The combination of cisplatin, doxorubicin, and methotrexate was established as the standard backbone of contemporary osteosarcoma therapy in 1986. Since then, however, further improving the survival of patients with osteosarcoma has been challenging-30% to 40% of patients with osteosarcoma still die of this disease. In addition, these patients often experience loss of fertility at a young age, short- and long-term treatment-related cardiotoxicity, and adverse orthopedic effects from surgical resection of the tumor or endoprosthetic reconstructions. Cancer treatment often markedly increases the risk of infertility later in life, causing many patients substantial distress and regret. Sperm banking and oocyte cryopreservation are standard of care and should be available to all at-risk patients. Newer techniques, such as autologous gonadal tissue transplant for prepubertal children, are being developed, and newer systemic agents have infertility risk profiles that remain undefined and warrant further study. Cost and access remain barriers to these options. The late effects of anthracycline-induced cardiotoxicity are also increasingly a problem for these patients. These effects are often progressive and can be disabling. Adding dexrazoxane to doxorubicin therapy significantly reduces the risk for most adverse cardiac outcomes without compromising the efficacy of induction chemotherapy. Limb salvage surgery remains the standard of care for treatment in the majority of patients with extremity sarcomas. Modular metal prostheses and allograft reconstructions comprised the majority of surgical procedures for limb salvage surgery. The most common mechanism of failure of these implants is infection and mechanical failure of the implant.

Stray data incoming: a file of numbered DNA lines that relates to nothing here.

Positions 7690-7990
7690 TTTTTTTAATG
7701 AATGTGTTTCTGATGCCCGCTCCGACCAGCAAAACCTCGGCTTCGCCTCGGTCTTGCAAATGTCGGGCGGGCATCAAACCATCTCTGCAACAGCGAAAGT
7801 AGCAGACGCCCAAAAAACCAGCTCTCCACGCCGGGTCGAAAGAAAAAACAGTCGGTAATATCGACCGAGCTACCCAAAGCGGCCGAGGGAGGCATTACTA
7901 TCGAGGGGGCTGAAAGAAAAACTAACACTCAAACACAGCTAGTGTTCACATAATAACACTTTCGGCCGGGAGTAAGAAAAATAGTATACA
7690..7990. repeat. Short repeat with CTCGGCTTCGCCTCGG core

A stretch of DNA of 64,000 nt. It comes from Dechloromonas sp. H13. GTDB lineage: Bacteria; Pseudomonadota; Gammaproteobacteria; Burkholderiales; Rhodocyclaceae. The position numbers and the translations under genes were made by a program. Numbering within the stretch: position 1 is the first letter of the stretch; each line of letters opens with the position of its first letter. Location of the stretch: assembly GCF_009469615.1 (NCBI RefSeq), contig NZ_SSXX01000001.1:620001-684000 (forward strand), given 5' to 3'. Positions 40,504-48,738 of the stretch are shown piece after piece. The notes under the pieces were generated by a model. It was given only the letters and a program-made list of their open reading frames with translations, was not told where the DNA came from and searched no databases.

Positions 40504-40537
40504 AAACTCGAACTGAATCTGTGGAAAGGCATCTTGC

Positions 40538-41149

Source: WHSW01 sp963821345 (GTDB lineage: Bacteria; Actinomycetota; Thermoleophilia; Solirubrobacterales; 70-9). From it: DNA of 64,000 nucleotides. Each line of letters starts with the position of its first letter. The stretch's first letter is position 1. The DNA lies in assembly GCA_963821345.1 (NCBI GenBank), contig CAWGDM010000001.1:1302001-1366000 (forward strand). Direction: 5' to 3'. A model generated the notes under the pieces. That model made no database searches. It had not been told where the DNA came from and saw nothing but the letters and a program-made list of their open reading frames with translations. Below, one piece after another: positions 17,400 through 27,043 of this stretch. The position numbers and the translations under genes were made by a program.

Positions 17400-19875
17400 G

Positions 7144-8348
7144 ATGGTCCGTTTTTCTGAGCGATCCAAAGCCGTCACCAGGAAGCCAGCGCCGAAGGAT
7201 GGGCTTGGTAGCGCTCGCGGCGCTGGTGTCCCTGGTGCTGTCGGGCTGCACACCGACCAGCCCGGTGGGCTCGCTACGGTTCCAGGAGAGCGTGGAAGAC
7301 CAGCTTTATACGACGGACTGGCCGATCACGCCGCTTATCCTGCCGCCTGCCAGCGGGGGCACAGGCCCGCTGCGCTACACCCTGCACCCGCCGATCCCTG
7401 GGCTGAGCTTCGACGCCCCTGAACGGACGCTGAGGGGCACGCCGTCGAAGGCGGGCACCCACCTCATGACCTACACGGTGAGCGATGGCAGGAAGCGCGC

|Original language||English (US)|
|Number of pages||8|
|Journal||American Society of Clinical Oncology educational book. American Society of Clinical Oncology. Annual Meeting|
|State||Published - Jan 1 2017|
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